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The Voice - December 2021

Comment by Geoff

Geoff Juden

It has been another strange year with the Covid-19 pandemic, and the environmental COP 26 conference in Glasgow which was not able to fully allay our fears about the world’s environment.

Therefore, it is up to us to do what we are able to do to ensure a better environmental future. We can do this by ourselves or in groups, since it all starts in the garden.

From myself as Chairman, and the whole of The East London Garden Society we wish you a Merry Christmas and a wonderful New Year for 2022.

If you value having someone campaign on your behalf to protect the environment and having access to useful articles about gardening and local environmental matters, please make a donation to help us with the cost of maintaining The East London Garden Society.

The Great Eastern Parks Route

On 14 November 2021 the East London Garden Society walked the Great Eastern Parks Route as far as is possible at this time. Twenty of us, including walkers from the immediate Home Counties, met at the well-kept and structured Meath Gardens in the London Borough of Tower Hamlets in which stands one of the few Black Poplars still remaining in the UK.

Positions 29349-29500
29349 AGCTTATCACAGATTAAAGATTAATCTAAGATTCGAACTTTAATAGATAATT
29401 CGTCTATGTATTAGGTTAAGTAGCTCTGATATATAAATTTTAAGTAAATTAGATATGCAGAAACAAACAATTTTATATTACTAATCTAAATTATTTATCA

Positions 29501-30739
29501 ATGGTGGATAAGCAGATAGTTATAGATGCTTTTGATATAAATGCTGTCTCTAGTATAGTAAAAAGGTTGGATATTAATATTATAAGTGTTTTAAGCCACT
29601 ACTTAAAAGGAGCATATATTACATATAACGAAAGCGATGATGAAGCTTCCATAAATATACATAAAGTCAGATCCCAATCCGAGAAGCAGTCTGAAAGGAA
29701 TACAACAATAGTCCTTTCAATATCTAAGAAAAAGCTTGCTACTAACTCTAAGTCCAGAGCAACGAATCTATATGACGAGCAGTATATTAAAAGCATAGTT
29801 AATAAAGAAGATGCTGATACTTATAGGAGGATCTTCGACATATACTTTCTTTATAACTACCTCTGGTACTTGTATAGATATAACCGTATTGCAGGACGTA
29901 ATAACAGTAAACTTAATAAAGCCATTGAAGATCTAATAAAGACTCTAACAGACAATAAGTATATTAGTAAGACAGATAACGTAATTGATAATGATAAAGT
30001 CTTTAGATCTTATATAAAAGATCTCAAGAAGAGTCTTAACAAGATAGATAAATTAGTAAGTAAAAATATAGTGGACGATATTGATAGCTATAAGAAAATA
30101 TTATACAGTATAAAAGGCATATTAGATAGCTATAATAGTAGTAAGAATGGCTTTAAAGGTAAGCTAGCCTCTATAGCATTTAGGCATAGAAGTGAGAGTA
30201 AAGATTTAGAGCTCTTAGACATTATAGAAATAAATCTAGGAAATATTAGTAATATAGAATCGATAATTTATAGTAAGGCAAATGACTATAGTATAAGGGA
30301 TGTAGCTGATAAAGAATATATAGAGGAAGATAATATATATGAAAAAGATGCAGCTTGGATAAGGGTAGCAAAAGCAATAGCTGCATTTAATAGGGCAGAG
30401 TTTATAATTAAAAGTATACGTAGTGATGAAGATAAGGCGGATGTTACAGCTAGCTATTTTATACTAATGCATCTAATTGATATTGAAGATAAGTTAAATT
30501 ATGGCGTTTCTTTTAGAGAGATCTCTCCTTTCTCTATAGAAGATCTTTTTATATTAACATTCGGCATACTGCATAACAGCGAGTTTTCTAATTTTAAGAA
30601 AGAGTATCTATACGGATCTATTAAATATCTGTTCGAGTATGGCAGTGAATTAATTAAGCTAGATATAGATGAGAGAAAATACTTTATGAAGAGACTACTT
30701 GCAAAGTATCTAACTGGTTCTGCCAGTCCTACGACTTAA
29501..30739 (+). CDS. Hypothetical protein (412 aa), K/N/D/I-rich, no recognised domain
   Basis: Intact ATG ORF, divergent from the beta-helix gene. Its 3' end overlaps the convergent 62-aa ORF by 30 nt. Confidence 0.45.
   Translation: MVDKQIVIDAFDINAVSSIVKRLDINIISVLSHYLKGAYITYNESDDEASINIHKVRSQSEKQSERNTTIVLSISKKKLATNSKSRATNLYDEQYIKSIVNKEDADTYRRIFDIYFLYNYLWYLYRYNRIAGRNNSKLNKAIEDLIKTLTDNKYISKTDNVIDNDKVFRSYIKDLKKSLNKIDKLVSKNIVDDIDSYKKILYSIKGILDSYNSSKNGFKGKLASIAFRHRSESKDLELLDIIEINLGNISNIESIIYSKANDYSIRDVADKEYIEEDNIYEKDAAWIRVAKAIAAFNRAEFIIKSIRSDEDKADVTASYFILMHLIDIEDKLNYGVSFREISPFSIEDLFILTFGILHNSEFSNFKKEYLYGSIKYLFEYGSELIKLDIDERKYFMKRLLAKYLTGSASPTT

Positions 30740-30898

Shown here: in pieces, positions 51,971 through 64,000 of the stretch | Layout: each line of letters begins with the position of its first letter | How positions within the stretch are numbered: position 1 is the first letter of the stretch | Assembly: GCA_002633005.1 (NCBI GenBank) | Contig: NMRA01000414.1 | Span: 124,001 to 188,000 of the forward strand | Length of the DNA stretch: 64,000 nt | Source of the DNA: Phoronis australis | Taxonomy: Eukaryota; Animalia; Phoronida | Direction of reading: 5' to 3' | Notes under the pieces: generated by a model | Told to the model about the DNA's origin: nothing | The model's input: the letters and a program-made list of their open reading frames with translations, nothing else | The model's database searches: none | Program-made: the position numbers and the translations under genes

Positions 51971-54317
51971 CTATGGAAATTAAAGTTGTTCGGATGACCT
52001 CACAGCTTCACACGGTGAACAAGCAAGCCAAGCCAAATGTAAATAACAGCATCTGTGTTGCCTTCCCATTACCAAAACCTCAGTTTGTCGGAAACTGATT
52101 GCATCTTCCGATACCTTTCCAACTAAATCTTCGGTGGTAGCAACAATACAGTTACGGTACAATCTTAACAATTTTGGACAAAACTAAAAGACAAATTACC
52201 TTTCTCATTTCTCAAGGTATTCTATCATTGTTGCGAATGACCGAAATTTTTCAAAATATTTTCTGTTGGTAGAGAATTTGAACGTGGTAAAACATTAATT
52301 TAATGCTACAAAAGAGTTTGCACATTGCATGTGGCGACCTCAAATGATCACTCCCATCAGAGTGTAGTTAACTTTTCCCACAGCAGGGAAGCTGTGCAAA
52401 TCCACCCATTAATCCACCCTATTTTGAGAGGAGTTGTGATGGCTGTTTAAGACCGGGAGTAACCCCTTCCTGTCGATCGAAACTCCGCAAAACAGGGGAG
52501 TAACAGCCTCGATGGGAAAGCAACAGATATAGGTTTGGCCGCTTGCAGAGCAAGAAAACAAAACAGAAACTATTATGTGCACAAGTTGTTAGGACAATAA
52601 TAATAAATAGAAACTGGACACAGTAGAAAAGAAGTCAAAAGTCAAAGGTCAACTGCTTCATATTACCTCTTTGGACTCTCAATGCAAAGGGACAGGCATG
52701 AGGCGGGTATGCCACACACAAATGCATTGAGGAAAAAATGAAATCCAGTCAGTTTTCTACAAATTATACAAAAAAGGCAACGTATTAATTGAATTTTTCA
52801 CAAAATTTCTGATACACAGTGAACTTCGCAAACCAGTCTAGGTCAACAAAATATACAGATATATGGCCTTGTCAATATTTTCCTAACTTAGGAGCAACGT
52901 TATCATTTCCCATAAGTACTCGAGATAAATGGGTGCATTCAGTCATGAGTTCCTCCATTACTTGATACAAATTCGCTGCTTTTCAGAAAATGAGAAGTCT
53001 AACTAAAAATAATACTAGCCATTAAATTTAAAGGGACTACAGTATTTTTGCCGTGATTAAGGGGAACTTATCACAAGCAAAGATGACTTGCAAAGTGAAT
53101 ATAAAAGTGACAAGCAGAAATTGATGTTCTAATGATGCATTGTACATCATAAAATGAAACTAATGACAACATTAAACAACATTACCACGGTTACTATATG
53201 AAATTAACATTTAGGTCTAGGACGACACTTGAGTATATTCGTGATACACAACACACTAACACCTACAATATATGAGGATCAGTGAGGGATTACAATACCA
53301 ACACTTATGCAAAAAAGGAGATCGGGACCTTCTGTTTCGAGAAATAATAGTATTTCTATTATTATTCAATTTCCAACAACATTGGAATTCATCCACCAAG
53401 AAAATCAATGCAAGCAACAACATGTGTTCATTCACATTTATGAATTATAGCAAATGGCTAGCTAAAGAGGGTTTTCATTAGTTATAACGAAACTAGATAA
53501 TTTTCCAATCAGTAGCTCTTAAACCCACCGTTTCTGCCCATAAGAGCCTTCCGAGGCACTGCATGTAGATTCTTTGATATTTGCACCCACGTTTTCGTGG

We walked to The Regent's Canal, looking south to The Limehouse Basin. After photographing a heron in Mile End Park we turned northward on the canal to Victoria Park which is recognised as one of the most beautiful parks in London, and possibly the UK.

After seeing Burdett Coutts garden and folly we ventured toward the Hertford Union Canal which is the link from The Regents Canal to The River Lea. After a beautiful walk under the A12 reaching The River Lea in Hackney Wick, we rested for a while.

We could have walked further north towards Hackney Marshes, but we chose south in the London Borough of Newham, walking toward the River Thames alongside the Queen Elizabeth Olympic Park.

Passing sights of both natural and historical interest in this part of London we reached Three Mills, the oldest mill still working in the UK. After walking around this wonderful Georgian building we finalised our walk at Cody Dock just before The River Lea reaches The River Thames.

Everyone was pleased that this walk through nature in east London was available. Many had never realised the connections that were available in this part of the urban city. We look forward to our next walk in the Spring.

Indoor Gardening

Indoor gardening had its first heyday during Victorian times. As plants such as abutilons, palms, and hibiscus were discovered by botanists in remote parts of the world, those who could afford to do so, filled their parlours and conservatories.